Faced by the increasing divisiveness and volatility of electoral politics, and the rise of illiberal fundamentalisms, the social sciences may seem to lack the imagination necessary to make sense of the world. In this unusual book of political psychology, based on the idea that we hold ourselves together through a combination of restraint and release, Barry Richards draws on psychoanalysis and its creative interpretations of everyday experience to consider the current malaise of politics in relation to the huge vitality of popular culture. In a wide-ranging analysis, that links topics as diverse as our experience of public utilities, the rise of counselling, and the changing impact of sexual scandal, he concludes with the proposal that a reconstruction of nationalism could make an important contribution to the renewal of democratic politics.
In this groundbreaking work, Barry Richards demonstrates that burgeoning social change may have a healing and containing effect on the climate of fear wrought by the global deterioration of political life – a disquietude that threatens our connections to each other and the world around us. In a few pages, he tackles our unconsciously shared anxieties with a clarity and intelligence that is psychologically astute, culturally refreshing, and ultimately hopeful. This book inspires and informs, and I recommend it to anyone looking for a deeper understanding of the frightening times in which we live.’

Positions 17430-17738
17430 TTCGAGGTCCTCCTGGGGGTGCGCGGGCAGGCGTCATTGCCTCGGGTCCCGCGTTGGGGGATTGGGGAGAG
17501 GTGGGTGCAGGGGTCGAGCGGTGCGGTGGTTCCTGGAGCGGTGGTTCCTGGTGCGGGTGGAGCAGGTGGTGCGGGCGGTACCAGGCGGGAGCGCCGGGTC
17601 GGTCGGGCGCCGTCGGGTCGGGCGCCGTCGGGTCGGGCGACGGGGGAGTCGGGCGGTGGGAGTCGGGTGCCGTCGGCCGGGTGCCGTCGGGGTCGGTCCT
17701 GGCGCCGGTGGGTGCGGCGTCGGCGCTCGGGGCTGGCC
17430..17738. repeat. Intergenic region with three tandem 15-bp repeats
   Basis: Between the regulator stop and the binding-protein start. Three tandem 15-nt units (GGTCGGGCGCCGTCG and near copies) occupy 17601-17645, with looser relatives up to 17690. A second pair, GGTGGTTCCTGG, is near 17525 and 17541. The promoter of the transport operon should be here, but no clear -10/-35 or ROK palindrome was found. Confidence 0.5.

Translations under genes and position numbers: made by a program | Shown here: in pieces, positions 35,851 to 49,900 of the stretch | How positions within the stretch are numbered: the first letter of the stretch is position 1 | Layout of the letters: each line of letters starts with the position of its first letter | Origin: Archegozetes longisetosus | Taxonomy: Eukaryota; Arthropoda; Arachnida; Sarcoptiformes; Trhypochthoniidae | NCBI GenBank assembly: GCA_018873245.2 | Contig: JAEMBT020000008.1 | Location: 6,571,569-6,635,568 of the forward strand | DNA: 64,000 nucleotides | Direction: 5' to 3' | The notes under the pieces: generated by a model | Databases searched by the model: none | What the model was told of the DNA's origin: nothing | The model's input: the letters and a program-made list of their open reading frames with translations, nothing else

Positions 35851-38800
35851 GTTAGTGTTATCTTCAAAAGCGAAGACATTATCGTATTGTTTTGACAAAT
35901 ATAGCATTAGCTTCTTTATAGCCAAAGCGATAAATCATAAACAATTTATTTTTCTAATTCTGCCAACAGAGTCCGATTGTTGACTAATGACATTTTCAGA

Justin A. Frank, MD, author of Obama on the Couch, and the forthcoming Trump on the Couch
‘Barry Richards provides another avenue to important questions of social psychology: How can we understand the internal psychic conditions of coping with the external world? How can we investigate what “holds societies together” in a deeper psychological sense – in a sense that doesn’t only analyse problematic forms of individual adaptation or damaging kinds of submission to social reality? To answer these questions the author concentrates mainly on what he formulates as a need to establish a containing relationship to the external world. Anyone involved in analysing the complex relationship between internal and external realities and between sociology and psychoanalysis will find inspiring new ideas in this interesting book.’
Vera King, Sigmund-Freud-Institut and Goethe University, Frankfurt, Germany
Popular culture and its political expression “populism” is a giant materialising out of the mists to haunt the elite and the intellectuals alike. It is best we get to know it. This book gives us a sketch map of the territory on which these new manifestations occur. It is a surprisingly hopeful read as it surveys the important dialectic of our own selves embedded within our collective world.’
R. D. Hinshelwood, fellow of the British Psychoanalytical Society and professor in the Centre of Psychoanalytic Studies, University of Essex